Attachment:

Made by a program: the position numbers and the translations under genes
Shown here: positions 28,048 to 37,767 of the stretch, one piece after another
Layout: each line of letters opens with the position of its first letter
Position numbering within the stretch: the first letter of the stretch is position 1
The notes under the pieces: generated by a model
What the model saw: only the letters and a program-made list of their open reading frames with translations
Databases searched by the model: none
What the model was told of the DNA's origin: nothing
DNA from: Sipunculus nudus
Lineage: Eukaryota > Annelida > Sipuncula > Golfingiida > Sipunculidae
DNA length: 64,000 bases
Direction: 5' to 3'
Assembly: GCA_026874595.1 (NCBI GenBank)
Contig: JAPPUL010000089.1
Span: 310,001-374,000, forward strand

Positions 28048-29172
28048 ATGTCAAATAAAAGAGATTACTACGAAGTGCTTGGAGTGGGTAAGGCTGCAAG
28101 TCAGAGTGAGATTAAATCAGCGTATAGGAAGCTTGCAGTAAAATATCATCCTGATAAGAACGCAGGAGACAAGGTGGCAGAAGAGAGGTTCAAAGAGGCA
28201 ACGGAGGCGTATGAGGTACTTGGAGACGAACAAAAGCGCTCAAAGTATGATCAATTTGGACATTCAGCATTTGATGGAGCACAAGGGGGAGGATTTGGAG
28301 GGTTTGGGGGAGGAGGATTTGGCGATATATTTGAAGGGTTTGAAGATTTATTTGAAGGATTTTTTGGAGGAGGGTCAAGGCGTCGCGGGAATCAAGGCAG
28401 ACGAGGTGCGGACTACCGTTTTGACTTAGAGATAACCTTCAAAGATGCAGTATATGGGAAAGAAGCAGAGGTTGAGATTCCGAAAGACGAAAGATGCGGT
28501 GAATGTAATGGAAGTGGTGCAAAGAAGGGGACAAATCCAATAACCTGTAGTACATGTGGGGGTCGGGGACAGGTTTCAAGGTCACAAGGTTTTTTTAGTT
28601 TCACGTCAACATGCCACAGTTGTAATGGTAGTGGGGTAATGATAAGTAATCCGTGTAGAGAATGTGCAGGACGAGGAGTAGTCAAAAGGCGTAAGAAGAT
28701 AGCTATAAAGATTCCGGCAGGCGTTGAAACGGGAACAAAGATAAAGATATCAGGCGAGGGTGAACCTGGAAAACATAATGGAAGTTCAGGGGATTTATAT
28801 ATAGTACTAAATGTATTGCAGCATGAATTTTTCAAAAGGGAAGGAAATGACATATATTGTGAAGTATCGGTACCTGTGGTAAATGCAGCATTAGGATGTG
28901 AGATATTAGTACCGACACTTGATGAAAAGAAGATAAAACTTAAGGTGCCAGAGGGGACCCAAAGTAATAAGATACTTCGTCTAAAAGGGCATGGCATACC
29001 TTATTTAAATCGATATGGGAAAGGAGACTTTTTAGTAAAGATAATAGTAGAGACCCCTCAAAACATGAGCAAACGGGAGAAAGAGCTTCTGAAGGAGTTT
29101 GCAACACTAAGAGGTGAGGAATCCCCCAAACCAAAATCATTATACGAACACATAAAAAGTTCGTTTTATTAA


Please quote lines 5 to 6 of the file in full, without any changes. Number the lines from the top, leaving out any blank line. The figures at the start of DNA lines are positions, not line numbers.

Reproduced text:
The notes under the pieces: generated by a model
What the model saw: only the letters and a program-made list of their open reading frames with translations